That’s the kind of market Jaramillo insists is materializing faster than many people expect. He has a stable of highly-trained MIT energy modelers to support that claim. It’s too early to know if their prognostications are correct, but Form has copious investor dollars to spend proving the thesis.


4 Responses to ““Boring Scales” : More on Energy Storage Breakthrough”

  1. grindupbaker Says:

    I listened to a talk about a year ago by that MIT bloke Yet-Ming Chiang that it mentions there. I found it interesting. It’s at https://www.youtube.com/watch?v=E76q-9q7ZDg

  2. Best of luck to them, but I’ve never seen a more over hyped field than new battery designs.

    • rhymeswithgoalie Says:

      The hype for new ventures is always over the top. In the 1980s and 1990s my husband and I were both working for startups, and we were very aware of what new tech was being hyped for potential investors (via friends and family of ourselves and coworkers), and how they were going to save the world. The same for biogenetic startups. (Think of Shark Tank but for tens or hundreds of millions.)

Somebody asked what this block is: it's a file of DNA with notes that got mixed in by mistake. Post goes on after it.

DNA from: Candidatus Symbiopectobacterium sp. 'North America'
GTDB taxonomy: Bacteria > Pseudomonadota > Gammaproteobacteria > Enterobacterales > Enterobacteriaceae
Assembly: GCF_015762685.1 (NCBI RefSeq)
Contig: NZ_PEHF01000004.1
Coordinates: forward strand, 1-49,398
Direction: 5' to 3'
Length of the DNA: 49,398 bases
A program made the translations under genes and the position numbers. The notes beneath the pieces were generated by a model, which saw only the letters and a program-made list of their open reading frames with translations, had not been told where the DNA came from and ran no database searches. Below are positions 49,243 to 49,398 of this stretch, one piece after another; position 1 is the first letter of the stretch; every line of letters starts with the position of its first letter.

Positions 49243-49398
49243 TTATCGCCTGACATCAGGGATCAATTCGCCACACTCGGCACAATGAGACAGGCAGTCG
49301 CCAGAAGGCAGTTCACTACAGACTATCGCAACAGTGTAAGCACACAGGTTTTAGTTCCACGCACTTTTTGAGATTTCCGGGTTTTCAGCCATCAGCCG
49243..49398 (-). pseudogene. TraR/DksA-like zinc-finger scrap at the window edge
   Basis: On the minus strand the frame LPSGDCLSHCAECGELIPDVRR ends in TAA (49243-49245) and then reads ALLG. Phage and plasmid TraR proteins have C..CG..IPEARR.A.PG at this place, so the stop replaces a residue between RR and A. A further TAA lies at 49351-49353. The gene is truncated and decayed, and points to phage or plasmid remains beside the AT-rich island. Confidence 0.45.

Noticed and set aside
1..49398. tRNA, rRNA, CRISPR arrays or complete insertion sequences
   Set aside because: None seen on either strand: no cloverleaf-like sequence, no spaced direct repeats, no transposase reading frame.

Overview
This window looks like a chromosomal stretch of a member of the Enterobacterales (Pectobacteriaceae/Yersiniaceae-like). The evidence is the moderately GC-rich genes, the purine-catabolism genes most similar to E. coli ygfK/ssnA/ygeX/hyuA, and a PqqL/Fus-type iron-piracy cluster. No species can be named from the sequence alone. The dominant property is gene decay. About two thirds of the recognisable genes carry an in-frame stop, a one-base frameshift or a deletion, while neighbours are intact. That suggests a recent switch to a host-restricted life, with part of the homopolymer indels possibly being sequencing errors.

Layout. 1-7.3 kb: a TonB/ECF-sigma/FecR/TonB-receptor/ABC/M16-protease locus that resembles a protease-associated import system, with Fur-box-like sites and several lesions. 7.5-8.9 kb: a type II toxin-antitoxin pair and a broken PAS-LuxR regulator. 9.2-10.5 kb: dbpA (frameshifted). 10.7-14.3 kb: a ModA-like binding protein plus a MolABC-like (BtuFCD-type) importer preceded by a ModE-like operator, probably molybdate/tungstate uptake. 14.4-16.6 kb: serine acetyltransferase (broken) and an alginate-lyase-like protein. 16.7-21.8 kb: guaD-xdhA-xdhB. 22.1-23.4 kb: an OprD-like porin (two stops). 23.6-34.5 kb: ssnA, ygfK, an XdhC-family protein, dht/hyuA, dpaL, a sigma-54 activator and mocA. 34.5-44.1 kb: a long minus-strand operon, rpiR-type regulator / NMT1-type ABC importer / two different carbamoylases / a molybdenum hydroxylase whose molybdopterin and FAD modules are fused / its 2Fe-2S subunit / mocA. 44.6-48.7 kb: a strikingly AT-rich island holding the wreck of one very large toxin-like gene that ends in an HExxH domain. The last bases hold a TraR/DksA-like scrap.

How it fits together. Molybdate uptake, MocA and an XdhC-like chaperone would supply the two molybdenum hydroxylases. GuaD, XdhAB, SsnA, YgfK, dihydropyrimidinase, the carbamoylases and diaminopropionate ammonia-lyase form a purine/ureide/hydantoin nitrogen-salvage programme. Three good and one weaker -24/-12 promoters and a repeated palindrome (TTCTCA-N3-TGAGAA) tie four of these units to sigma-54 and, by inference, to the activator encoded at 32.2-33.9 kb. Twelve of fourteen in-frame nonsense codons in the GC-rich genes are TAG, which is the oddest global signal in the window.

The Internet makes us more aware of the sales pitches of these technologies.

      Bear in mind that a lot of tech companies fail for reasons other than the viability of the tech. (Clingy founders not letting the company grow in a healthy way, competitors’ founders playing golf with the venture capitalist, Giant Company hinting that they’re developing similar technology, loss of key personnel and developers for any reason.)